However, Asia is unusual in that she successfully blends into her work styles from such disparate Japanese artists as animator Hayao Miyazaki and any number of artists who create anime characters that can be found most easily in online web comics, both professionally designed and created by amateurs from all over the world.
Born and raised in Thunder Bay Asia’s first major influence in style came from the darker works of artist Clint Kraft who teaches at Hammarskjhold High School.
“Mr. Kraft was great for not limiting us,” says Asia. “He was really open to letting us explore what we really wanted to explore, which I really appreciated. He never told us we had to work in a particular style, like work only in realism or work only in abstract. He let us try a lot of things.”
Asia began her university education enrolled in psychology, but had her love of drawing rekindled dramatically in her second year in Quinten Maki’s drawing class. She then decided to enroll full time in the fine arts program where she also discovered she had a great love of art history, thoroughly enjoying Christi Holmes’ classes, where Asia says the students are allowed to explore some of their own interpretations of how art history evolved.
Asia is also unusual in that she had a bit of a head start in her artistic education in a way that most artists can only dream of, not only was she born with some talent, she had an artistic compatriot who was an easily accessible companion who could influence and motivate her by being extremely critical without causing any sting, insecurity or doubt.
Asia has an identical twin who also likes to draw.
And true to twins, although they share some of the same traits and interests, each is their own person with completely different personalities. Asia’s sister, Kimberly, is not studying art at university, but continues to enjoy drawing “as a side thing.”
Asia explains that as children, “Me and my twin sister, we didn’t really have any artistic influences in our lives. So Kimberley and I would spend a lot of time drawing together. It was simple to do and we liked to see what the other could do. We would choose the same thing to draw and see how each other drew it. It was interesting to see how the other interpreted the subject, but we grew to develop our own styles. …. It was something that we could improve daily and practice without being competitive, not trying to outdo each other. I always had someone who could give me confidence. It was a lot of back and forth that helped us. We never judged. And we never thought something was taboo. We got lot of encouragement from each other.”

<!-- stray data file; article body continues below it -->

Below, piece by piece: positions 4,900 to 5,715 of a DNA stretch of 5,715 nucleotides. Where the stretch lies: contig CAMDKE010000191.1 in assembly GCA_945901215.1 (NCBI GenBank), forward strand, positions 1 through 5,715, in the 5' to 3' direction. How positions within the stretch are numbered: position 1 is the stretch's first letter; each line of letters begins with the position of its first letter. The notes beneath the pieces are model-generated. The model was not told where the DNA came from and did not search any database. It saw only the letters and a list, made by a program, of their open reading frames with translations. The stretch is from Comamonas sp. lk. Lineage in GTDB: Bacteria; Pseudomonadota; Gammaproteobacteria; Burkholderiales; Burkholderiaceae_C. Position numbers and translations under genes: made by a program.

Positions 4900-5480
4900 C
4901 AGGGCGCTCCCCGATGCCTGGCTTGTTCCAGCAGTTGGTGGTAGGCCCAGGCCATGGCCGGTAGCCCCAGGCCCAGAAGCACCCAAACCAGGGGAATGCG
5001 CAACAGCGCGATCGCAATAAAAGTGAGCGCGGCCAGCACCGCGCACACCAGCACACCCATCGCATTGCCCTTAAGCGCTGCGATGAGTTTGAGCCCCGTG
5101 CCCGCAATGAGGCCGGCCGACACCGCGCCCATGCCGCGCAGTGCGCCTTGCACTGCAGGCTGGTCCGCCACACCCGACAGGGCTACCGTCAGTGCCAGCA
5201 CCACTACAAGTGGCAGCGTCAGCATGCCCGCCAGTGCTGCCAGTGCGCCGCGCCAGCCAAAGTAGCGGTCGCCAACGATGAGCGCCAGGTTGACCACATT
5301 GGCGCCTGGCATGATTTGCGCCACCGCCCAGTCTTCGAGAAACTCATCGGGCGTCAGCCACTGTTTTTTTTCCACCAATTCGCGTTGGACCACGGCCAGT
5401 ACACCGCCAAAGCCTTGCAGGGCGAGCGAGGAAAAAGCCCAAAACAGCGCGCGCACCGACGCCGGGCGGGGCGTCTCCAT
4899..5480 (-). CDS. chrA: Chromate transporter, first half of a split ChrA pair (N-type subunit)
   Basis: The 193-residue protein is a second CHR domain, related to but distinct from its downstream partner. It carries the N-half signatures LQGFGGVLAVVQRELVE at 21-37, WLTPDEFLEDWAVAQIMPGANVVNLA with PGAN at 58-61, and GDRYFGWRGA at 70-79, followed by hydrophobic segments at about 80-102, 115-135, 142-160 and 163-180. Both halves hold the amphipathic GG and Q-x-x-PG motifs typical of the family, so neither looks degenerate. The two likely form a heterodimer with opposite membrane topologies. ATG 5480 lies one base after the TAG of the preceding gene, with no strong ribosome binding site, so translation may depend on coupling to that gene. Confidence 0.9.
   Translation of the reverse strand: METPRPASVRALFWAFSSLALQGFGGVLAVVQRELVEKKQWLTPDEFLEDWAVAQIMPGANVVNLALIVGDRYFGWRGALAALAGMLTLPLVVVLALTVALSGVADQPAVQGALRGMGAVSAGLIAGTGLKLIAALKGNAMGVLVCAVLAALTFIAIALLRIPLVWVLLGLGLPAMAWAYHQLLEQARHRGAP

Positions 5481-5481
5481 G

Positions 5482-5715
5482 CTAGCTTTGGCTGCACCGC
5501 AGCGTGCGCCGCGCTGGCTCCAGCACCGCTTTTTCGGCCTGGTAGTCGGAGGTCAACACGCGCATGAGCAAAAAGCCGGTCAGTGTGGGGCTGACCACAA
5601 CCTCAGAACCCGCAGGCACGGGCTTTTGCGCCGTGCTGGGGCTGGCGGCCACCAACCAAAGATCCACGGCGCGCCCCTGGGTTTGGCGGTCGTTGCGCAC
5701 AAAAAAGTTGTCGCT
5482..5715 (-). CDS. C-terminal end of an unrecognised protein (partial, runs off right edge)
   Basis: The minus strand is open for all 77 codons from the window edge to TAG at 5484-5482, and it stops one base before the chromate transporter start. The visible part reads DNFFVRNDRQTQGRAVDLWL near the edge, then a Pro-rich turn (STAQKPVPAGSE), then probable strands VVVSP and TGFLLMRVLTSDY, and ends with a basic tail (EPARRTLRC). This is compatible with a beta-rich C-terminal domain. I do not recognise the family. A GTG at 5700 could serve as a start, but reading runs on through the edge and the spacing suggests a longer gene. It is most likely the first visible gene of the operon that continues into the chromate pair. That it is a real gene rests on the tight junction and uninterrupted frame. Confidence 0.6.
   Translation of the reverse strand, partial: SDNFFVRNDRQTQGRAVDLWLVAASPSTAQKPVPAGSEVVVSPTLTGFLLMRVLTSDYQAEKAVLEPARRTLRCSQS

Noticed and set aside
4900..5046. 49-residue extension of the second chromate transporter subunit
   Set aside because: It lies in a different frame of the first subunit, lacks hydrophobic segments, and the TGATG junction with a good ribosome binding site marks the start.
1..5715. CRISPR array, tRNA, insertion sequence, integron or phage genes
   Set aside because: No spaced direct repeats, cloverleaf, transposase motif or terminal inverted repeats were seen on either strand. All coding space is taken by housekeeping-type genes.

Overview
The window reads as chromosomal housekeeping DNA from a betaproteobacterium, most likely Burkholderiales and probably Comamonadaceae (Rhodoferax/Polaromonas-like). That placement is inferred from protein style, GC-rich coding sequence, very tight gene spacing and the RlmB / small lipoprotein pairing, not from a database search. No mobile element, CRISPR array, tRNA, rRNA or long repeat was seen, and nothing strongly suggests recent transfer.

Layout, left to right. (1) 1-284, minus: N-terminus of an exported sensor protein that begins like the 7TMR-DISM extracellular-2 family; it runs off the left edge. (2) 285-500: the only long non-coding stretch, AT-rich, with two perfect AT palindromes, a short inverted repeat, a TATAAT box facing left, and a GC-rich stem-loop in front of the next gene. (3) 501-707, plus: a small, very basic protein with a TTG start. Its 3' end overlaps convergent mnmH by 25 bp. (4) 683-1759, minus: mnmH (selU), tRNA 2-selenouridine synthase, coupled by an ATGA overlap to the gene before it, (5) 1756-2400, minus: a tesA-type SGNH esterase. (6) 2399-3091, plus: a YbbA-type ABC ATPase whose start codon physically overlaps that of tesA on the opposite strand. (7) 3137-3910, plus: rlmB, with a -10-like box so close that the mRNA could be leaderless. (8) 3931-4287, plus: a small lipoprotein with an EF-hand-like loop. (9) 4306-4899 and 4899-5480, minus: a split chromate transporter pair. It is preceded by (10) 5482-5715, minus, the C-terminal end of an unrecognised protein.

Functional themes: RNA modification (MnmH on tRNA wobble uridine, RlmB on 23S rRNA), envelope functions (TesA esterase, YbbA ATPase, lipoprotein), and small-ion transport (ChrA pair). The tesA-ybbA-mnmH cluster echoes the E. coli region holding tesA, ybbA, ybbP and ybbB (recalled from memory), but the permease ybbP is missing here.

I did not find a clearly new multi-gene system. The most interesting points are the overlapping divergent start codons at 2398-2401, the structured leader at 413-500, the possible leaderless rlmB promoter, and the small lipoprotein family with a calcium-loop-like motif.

In conversation Asia talks about influence from her favourite Miyazaki film, Kiki’s Delivery Service, the Vampire Hunter D series, graphic novels, kids cartoons and something called “gemsonas,” which are cartoon portraits made of oneself, inspired Steven Universe, a spinoff of Adventure Time.
“I like kids cartoons that don’t underestimate the intelligence of children. They [the creators] understand they have large audiences so they try to make it interesting for everyone.”
So when it comes to painting and finding her own style, Asia isn’t on a mission to find one style to express herself.
“I enjoy the fine arts and the intelligence of it and what can grow in that specific mindset, but I do like the mainstream art culture and the pop culture elements that allow you to explore aspects that may not be art but allow you do to your own cartoons, your own animations. I really do enjoy doing figurative works that tests my intelligence and challenge how I can portray something. Painting is where I am better at exploring figurative works. Drawing is where I explore other things, like handmade animations, getting back to your roots in drawing without having to worry about being super polished.” Asia adds, smiling, “And I like working in a gothicky Victorian aesthetic.”
When asked what kind of advice she would give to young, up and coming artists, Asia offers up insightful multiple suggestions.
“I learned a lot from copying other artists. I explored already well-received artistic styles, and looked into what exactly I could offer, what my voice could be. I didn’t have to worry what people thought, because I was working in a style that people already loved. I’m learning to become an individual – even though everything has already been done.”
“You shouldn’t feel self-conscious about what you want to do. Don’t get caught up in comparing yourself to the great masters. You can still be good at what you want to do without creating great masterpieces.”
After some thought she adds, “There’s no one way to be a great artist. Especially now, there are so many ways to create art. And it’s really important. Web comic artists, artists on Tumblr, they reveal how people have come to grow into many styles.”